A new light, Lake Tahoe
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Along the way in my Spring Cali Road trip I found myself in Lake Tahoe. I have never been there before. There was still a lot of snow, but the sky was looking really romantic. This photo was one from original scouting scenes of the day. I really wanted to shoot the Banzai rock area. It was tough to find to say the least. To make things worse I was relying on GPS coordinates from some guy who wrote a blog how to find it with HIS "GPS coordinates." That GPS coordinate wanted to take me 18 miles away from there! Not good! Luckily, I had a back-up GPS provided by, Lisa Feidler, days before. OK, now strike two. Obviously this is not working. I had other "back-ups" however. I had my pose (Lisa Fiedler - live on google earth via my iPhone) , Little M, Rich Capture, Jim Patterson, and I think JaveFoto was helping as well - via Little M as my interpreter) on the horn helping me throughout the little escapade. Success guaranteed, right? Noper! :( I spent hours on this little adventure. I eventually figured out where it was. However, the snow was so thick, and it ate-up the only possible pulling out place within walking distance. In fact it was too dangerous to hike up the road a mile, for you were sure to get hit by one of many carefree drivers in Tahoe.
Plan 2. Eat at a local restaurant, which consisted of nasty catfish tacos that I could only stomach a couple of bites of, and then back to my original location. I got there about an hour and a half before sunset. The icy-blue sky had perfect puffy clouds dancing in her bosom, and I was certain to get my dramatic sky, right? Well, I had a homemade beer to wash the bad taste out of my mouth - and this famished northwest photographer had time to kill, uh huh! Alright fast forward an hour of home brew heaven, I got my gear ready and hiked down to the rocky shore only to see my precious clouds vanish into lake Tahoe thin air! Dammit! I thought, well, I'll just get a little closer comp and hope they come back. As I scrambled upon the snow ridden boulders I soon fell through the snow up to my little chinny chin chin! Luckily had a tripod in hand that I kept above my head and that allowed me to pull myself outta that snow drift and eventually crawl my way to my disappearing sunset resting place. I made several monochrome shots, and then waited for the sun to crest. The Remington fantasy la la land sunset never happened, so I shifted creative gears and decided on a high-key long exposure image.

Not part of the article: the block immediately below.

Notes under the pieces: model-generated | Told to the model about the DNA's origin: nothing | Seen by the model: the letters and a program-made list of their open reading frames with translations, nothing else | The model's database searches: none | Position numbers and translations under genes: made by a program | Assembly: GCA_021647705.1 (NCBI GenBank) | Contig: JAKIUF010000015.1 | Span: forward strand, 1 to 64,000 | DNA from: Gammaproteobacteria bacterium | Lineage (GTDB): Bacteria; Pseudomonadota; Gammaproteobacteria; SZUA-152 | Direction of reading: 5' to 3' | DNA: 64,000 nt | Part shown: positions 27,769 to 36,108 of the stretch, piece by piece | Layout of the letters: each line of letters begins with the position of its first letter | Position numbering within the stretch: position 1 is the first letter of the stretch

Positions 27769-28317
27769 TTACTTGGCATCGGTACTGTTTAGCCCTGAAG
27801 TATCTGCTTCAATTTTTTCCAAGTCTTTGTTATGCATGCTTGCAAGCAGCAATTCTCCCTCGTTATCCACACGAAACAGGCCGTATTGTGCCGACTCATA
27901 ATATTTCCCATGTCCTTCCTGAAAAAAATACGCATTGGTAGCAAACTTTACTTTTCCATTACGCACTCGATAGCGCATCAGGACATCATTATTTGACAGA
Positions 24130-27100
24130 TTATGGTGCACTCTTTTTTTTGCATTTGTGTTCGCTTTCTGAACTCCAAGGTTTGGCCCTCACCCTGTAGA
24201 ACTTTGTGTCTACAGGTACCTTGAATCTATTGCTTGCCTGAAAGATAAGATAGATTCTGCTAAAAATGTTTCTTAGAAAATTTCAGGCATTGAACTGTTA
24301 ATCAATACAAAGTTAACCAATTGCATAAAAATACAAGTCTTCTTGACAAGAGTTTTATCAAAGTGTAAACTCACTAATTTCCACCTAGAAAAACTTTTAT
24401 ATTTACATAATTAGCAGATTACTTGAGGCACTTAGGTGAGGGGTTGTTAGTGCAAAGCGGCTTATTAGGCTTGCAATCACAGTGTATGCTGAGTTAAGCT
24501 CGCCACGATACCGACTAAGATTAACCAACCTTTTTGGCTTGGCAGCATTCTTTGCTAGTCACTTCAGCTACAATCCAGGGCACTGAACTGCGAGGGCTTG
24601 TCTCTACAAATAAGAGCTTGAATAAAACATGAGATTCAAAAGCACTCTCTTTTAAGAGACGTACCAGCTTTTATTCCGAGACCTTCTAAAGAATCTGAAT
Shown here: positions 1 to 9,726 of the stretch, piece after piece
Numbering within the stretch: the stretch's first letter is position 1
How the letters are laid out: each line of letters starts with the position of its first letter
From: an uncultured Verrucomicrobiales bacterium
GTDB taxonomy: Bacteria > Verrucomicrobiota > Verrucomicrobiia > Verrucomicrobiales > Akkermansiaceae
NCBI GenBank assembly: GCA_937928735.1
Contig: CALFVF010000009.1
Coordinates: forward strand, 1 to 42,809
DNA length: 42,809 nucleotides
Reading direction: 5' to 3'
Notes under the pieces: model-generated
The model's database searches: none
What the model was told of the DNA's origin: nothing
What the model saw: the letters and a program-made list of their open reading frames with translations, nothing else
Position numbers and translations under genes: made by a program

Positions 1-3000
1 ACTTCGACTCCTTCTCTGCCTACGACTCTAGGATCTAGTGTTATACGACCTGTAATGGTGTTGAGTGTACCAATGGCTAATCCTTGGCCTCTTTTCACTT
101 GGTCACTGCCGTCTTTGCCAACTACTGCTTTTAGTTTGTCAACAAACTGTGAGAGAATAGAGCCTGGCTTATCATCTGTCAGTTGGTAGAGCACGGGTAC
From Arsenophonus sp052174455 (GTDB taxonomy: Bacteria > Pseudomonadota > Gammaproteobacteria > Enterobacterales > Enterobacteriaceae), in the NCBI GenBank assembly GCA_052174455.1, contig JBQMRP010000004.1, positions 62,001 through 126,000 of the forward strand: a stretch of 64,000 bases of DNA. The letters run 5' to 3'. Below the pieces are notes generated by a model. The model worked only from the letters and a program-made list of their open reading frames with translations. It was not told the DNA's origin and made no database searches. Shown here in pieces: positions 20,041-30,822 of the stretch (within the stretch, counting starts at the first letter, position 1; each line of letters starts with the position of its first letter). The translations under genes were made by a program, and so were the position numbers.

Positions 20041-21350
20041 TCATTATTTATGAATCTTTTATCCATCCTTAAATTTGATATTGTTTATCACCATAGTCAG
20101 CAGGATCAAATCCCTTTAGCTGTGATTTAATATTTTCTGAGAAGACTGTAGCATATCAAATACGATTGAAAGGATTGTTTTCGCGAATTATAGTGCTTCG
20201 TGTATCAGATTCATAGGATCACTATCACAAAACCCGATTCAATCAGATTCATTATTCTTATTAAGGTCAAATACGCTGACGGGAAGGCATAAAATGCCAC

We often pre-visualize what it is that we hope to get, which is good practice, but when it does not happen, we should be prepared to work in a different manner; often times we get something even better. I'm not convinced this image is better than I hoped for, but I am satisfied with it. More importantly. I am satisfied with the whole experience. If we, as photographers and artist, get tooooo - wrapped up in making the image we hoped for, we often to fail to recognize what is much MUCH BIGGER that the image itself. No image, no matter how grand it can be, will ever replace the experiences along the way of making it. If we get too serious with it, we miss the true lessons of life that are to guide us along our evolutionary journey.
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